Tuesday, May 13, 2008


Our lives, all of our lives, communicate something. This is the organic nature of life. We live it and what we live says something. Life is a dialog with ourselves, God, and others. The problem with life is that it comes replete with temptation, not the least of which is to do everything we can to manipulate life so that it serves as a means to satisfy our own faulty inorganic premises and preconceived notions about it.

As long as temptation is an inherent part of human nature, and there is only one eventual way to escape it, personal human failure will accompany us as we make our way toward our liberation from the false identities that we create for ourselves. Others, and particularly the economies of the world that drive personal ambitions, create avenues that make the pursuit of false identities appear appropriate and normal. Along these avenues we are tempted to measure ourselves according to synthetic, inorganic models and standards of success, models and standards that set themselves in direct opposition to humility.

Personal success, in the mind of St. Benedict, has nothing to do with pushing and promoting ourselves. He reminds us to “constantly remember everything that God has commanded.”[1] Benedict reminds us that our lives are being carefully monitored.[2] He reminds us that we must carefully guard ourselves during every moment of life lest we fall prey to the sins and vices that affect every area of our being.[3]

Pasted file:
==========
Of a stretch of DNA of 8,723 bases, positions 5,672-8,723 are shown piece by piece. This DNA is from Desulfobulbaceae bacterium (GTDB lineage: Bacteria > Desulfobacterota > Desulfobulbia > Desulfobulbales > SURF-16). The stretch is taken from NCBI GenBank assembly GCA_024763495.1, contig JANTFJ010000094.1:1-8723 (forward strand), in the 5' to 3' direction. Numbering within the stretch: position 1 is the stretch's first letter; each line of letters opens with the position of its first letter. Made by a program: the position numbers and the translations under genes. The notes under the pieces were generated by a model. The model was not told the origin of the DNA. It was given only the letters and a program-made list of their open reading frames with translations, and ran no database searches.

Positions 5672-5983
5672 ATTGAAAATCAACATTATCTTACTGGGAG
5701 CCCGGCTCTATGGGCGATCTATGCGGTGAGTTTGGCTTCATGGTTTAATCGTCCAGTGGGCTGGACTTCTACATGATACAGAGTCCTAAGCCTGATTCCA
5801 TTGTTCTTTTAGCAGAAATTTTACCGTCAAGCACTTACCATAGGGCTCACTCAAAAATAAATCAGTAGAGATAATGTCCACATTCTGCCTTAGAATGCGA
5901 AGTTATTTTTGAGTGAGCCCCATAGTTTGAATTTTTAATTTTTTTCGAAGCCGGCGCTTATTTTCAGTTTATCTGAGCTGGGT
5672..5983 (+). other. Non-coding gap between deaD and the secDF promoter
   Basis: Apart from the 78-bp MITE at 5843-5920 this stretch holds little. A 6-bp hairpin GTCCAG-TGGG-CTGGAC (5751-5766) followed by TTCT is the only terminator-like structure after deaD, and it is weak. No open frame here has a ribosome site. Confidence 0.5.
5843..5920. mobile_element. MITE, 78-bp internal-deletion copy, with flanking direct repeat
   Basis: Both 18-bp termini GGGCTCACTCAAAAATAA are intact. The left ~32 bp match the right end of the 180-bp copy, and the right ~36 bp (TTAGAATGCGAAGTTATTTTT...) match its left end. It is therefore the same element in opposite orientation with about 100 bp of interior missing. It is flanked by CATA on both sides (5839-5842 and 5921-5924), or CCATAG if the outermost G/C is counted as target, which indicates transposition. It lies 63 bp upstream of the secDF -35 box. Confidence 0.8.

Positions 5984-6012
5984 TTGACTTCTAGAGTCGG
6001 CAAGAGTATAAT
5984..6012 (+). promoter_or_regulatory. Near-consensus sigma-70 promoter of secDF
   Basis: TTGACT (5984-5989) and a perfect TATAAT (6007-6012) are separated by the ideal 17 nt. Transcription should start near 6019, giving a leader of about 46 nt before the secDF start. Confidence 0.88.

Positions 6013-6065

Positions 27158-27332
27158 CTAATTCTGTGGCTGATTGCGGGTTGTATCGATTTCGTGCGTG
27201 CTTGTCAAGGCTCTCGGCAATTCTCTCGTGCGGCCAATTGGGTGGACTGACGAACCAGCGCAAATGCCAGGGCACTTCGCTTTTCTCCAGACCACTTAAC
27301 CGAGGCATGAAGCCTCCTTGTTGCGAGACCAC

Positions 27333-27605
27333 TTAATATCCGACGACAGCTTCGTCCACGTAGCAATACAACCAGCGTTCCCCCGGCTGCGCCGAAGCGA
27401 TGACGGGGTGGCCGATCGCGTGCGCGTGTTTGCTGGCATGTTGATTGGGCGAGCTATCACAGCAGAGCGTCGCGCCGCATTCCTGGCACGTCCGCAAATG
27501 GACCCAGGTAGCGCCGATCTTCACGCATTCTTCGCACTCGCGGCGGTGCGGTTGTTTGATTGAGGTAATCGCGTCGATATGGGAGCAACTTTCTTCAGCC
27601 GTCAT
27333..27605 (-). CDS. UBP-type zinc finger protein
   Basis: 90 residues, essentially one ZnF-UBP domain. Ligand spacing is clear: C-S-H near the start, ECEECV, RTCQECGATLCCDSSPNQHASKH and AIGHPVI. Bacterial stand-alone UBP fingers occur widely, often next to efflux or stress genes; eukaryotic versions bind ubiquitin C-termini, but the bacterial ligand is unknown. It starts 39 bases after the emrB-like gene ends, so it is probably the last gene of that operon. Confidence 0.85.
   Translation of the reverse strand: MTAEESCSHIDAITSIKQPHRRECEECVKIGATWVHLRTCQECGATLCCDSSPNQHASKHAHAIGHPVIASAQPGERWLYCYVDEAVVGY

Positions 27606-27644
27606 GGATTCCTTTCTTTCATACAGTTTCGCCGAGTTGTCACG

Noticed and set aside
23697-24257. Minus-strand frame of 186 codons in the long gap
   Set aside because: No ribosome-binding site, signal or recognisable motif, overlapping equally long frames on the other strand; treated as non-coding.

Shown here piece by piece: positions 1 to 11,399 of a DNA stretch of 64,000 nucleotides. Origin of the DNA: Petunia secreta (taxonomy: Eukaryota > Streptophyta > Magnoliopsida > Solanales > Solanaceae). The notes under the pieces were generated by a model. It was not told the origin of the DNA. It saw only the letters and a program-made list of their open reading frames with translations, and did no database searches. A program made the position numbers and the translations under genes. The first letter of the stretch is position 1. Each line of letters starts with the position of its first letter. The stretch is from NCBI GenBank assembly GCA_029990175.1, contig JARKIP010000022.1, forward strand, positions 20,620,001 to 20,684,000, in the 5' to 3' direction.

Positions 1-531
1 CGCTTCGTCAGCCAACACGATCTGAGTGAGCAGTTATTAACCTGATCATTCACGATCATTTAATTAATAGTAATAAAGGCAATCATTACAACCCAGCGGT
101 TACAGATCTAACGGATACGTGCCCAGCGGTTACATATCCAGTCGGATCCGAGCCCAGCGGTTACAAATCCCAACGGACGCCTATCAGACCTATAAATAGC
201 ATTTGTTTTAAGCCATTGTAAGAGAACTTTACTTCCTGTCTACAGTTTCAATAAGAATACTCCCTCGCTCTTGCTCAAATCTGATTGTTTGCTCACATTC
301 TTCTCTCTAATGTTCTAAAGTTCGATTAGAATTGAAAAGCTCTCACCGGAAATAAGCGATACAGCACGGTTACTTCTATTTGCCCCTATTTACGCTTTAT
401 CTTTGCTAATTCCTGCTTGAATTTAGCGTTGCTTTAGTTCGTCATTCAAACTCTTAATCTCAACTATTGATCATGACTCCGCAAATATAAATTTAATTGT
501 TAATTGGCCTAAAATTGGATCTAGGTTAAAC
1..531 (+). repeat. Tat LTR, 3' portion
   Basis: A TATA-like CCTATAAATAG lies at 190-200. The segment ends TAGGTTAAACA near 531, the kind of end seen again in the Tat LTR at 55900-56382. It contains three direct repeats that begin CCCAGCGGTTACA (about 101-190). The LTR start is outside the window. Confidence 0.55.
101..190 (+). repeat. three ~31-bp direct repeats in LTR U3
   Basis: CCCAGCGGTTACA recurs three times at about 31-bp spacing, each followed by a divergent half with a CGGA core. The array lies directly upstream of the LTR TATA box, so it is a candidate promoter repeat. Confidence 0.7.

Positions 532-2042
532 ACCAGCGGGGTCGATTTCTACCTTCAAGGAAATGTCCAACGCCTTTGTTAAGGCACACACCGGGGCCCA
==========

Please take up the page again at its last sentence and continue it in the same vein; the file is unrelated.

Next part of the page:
Benedict’s approach to personal holiness isn’t one that brow beats us by establishing a harsh penal code that corrals us with borders of bondage. He, to the contrary, takes us immediately and personally to the very liberating, basic, and organic nature of life, of being human, of living in a way that honors God by respecting the life he has given us. As a master spiritual director he helps us develop an awareness of life as it is intentionally meant to be, an awareness that helps us recognize our inherent tendencies, both the good and the otherwise, to not get our heads swelled when the good prevails, to acknowledge and deal with the otherwise when they immerge and manifest themselves in negative ways.

We realize the necessity to station vigilance at the gateways of our lives.[4] Without it we become negligent and slothful. With it we stave off our tendencies to rationalize the presence of this twin evil of the temporal and eternal welfare of our souls, tendencies that would otherwise cause us to slight the most important aspects of the life of faith – ora et labora, prayer and work, born of the pure soil of charity.

[1] RB 7:11
[2] RB 7:13
[3] RB 7:12
[4] RB 7:29